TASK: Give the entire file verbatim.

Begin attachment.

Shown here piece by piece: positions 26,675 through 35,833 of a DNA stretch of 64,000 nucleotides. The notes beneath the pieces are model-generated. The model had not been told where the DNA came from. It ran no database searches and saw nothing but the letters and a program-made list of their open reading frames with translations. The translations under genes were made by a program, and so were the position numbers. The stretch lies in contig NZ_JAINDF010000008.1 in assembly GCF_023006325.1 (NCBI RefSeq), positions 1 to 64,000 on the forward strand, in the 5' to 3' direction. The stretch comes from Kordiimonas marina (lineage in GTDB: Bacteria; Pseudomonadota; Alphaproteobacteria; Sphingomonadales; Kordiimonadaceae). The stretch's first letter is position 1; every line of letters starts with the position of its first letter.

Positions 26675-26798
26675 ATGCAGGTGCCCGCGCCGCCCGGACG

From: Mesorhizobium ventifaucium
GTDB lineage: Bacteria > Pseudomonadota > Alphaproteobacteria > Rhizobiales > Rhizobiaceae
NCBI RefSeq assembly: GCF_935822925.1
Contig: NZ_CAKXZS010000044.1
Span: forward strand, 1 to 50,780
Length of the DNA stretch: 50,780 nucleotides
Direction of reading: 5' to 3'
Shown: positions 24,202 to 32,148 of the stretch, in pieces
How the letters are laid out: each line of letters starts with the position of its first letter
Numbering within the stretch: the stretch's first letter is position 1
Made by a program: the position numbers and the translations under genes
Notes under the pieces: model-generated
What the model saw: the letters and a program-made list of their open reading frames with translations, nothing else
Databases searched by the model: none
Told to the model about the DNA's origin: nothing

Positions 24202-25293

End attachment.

Shown here piece by piece: positions 26,675 through 35,833 of a DNA stretch of 64,000 nucleotides. The notes beneath the pieces are model-generated. The model had not been told where the DNA came from. It ran no database searches and saw nothing but the letters and a program-made list of their open reading frames with translations. The translations under genes were made by a program, and so were the position numbers. The stretch lies in contig NZ_JAINDF010000008.1 in assembly GCF_023006325.1 (NCBI RefSeq), positions 1 to 64,000 on the forward strand, in the 5' to 3' direction. The stretch comes from Kordiimonas marina (lineage in GTDB: Bacteria; Pseudomonadota; Alphaproteobacteria; Sphingomonadales; Kordiimonadaceae). The stretch's first letter is position 1; every line of letters starts with the position of its first letter.

Positions 26675-26798
26675 ATGCAGGTGCCCGCGCCGCCCGGACG

From: Mesorhizobium ventifaucium
GTDB lineage: Bacteria > Pseudomonadota > Alphaproteobacteria > Rhizobiales > Rhizobiaceae
NCBI RefSeq assembly: GCF_935822925.1
Contig: NZ_CAKXZS010000044.1
Span: forward strand, 1 to 50,780
Length of the DNA stretch: 50,780 nucleotides
Direction of reading: 5' to 3'
Shown: positions 24,202 to 32,148 of the stretch, in pieces
How the letters are laid out: each line of letters starts with the position of its first letter
Numbering within the stretch: the stretch's first letter is position 1
Made by a program: the position numbers and the translations under genes
Notes under the pieces: model-generated
What the model saw: the letters and a program-made list of their open reading frames with translations, nothing else
Databases searched by the model: none
Told to the model about the DNA's origin: nothing

Positions 24202-25293